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Q & A With Leslie Sbrocco
Q & A With Leslie Sbrocco
Why Leslie is leveraging women, wine, and a large-scale audience to support OXFAM
For last year’s 100th annual International Women’s Day, we asked a panel of wine experts such as Gary Vaynerchuk and Natalie MacLean to name the five most influential women in wine. Three women received the most votes from all panelists. You can pay homage to these “grandes dames” on this 101’st International Women’s Day by raising a glass and reading about them here.
For this year’s 101st International Women’s Day, we’re spotlighting international wine icon, Leslie Sbrocco (@lesliesb) who is leveraging her “Thirsty Girl Chats” (#tgchats) to start a conversation with OXFAM America’s Victoria Marzilli. (OXFAM is an international relief and development organization that creates lasting solutions to poverty, hunger, and injustice.) You can listen to and participate in this “TGChat” on Twitter via hashtag to #TGChat on March 7th 5 PM PST, 8 PM EST and find more about it at www.thirstygirl.com.
The Daily Sip: After a career as a wine educator, writer, and television personality, what inspired you to start Thirsty Girl?
Leslie Sbrocco: Thirsty Girl is an extension of what I’ve been privileged to do in my career: share my love of wine and all that goes with it, from food to travel. The concept was born when I started work on my third book nearly two years ago entitled “Adventures of a Thirsty Girl,” which chronicles my jaunts around the world as a professional drinker. The book (it will be published later this year) also focuses on how I’ve been able to turn my passion into my career and how that relates to others who want to do the same. As I mentioned the title to people, the enthusiastic response I got from many was, “that’s me. I’m a thirsty girl.” So, a company was born. The idea is inclusive and resonates with a wide audience of women (we also have thirsty guys) that feel a part of a group whose motto is LIFE…DRINK IT UP.
The Daily Sip: How has being a woman in the wine business facilitated or created extra roadblocks for your career in the international wine industry?
Leslie Sbrocco: When I started as a wine professional with The New York Times Company’s website WineToday.com over a decade ago, I was certainly more of a rarity. I never felt being a woman hindered my growth, but I’ve also had my share of interesting situations in a world dominated by men. Today, women in positions from communicators and writers to sommeliers and winemakers are more commonplace. It’s wonderful to see and encouraging for the future of wine.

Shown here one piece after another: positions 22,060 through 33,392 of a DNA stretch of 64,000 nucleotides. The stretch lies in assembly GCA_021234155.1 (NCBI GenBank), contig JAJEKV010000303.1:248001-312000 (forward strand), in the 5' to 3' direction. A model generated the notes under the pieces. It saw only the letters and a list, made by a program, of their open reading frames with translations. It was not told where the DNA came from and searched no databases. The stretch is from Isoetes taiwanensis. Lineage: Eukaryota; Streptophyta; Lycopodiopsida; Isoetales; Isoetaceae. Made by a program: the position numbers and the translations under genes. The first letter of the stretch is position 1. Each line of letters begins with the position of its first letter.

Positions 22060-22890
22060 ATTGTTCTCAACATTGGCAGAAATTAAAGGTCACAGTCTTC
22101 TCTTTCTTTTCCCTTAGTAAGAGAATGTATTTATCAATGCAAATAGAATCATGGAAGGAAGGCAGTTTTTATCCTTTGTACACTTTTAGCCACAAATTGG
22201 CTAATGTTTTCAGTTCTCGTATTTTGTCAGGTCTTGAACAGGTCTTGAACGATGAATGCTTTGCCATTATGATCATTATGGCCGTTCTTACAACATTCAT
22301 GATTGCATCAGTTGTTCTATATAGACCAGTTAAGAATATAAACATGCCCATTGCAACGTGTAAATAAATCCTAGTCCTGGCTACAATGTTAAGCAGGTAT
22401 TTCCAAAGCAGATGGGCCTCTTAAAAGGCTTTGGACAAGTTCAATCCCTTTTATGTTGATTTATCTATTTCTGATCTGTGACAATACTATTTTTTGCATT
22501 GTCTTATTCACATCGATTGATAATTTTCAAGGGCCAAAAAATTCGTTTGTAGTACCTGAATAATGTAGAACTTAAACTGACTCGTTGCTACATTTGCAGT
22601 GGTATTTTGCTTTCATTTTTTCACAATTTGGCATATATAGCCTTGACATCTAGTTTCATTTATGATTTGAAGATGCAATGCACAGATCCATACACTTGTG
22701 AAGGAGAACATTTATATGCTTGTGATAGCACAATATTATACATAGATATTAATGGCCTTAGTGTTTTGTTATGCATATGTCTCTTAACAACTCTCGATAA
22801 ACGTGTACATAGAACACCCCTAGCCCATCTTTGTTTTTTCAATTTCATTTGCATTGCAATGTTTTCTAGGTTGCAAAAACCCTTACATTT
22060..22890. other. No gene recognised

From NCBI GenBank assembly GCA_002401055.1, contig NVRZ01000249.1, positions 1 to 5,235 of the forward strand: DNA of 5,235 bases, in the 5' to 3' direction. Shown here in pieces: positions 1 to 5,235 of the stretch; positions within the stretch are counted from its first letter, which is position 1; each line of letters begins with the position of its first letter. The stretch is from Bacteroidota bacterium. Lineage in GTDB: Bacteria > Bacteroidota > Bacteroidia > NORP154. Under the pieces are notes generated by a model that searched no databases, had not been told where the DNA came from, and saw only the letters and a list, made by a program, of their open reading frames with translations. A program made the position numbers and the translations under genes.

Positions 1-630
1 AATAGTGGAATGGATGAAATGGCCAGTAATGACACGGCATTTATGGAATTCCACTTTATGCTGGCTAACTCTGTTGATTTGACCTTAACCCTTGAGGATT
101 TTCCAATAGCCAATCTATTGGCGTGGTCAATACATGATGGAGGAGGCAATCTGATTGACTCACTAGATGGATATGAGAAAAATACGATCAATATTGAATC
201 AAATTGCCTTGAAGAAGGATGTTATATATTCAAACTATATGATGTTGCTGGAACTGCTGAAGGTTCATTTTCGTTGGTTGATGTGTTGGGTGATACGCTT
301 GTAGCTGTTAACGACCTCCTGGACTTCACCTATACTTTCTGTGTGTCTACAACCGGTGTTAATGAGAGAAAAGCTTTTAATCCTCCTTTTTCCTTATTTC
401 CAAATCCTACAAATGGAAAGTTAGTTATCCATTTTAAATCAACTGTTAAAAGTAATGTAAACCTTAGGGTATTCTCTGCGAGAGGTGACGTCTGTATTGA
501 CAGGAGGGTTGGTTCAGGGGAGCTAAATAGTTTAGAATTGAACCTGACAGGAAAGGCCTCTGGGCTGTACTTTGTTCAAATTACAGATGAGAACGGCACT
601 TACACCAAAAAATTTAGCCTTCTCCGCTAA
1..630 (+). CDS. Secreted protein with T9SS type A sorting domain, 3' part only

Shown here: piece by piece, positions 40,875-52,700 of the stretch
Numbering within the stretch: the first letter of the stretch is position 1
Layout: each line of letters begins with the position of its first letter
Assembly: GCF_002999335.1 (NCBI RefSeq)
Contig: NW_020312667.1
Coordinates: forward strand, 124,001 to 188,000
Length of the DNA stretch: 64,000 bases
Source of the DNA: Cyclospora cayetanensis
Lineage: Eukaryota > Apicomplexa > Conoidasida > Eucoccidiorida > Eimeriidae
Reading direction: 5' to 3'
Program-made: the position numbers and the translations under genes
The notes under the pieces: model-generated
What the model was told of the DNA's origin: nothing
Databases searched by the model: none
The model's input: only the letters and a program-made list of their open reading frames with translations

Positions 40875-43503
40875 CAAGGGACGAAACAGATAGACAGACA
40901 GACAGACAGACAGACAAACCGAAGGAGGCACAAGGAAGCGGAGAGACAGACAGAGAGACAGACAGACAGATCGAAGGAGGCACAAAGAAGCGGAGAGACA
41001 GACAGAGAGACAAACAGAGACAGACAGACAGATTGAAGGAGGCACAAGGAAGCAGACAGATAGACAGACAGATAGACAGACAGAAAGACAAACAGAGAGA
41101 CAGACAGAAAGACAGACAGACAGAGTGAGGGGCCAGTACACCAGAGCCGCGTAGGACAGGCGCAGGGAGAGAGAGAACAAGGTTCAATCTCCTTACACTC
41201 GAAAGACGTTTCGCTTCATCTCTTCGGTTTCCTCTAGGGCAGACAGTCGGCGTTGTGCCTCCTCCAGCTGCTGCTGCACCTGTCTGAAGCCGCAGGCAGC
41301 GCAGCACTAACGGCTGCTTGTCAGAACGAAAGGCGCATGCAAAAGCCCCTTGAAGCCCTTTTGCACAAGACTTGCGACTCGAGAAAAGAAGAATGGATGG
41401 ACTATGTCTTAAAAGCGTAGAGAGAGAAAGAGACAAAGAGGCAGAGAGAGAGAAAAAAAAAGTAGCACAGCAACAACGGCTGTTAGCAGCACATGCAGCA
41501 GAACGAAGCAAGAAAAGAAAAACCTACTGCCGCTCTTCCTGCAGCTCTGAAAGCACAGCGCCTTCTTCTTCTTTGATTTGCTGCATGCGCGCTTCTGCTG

The Daily Sip: Why have you started “Thirsty Girl Chats,” and what type of response have you received?
Leslie Sbrocco: Thirsty Girl’s mission is to not only share the joy and social nature of wine, but also to educate and empower. To that end, we’ve launched nearly 100 chapters of women across the country who want to learn more and share that knowledge with their friends. TGChats are part of the program. We’ve covered general topics on wine and invited women and men to the Twitter party to share their stories, questions and recommendations.
The Daily Sip: What inspired you to partner with OXFAM America on this 101st International Women’s Day? What types of roles and responsibilities do you feel that women in the wine industry have in terms of leveraging their brands and audiences for philanthropy?
Leslie Sbrocco: I feel a responsibility to devote my time and resources to a wide variety of philanthropic efforts. I’m so lucky to do what I love for a living and hopefully am in a position to encourage others to give back in some way, too. Thirsty Girl has supported Dress for Success and the GO RED campaign of the American Heart Association in an effort to promote women’s issues. We’re also starting our own Education Scholarship for Thirsty Girls who want to grow in their careers.
Our community supports what OXFAM is doing to help women all over the world raise themselves above the grips of poverty. The purpose of our March 7th #TGChat is to share with our readers what they can do to change other women’s lives. The statistics are overwhelming:
• Sixty-six percent of the world’s work falls on women’s shoulders, yet they earn only 10% of the world’s income.
• If women were given the same access to resources that men have, they could increase yields on their farms by 20-30%.
• Hunger and poverty are about power and inequality, and women and girls face the biggest inequalities of all.
I will be asking OXFAM America’s Victoria Marzilli about the organization’s mission, and what we can all do to help. Grab a glass, hop on Twitter and join in the conversation on Wednesday in honor of International Women’s Day.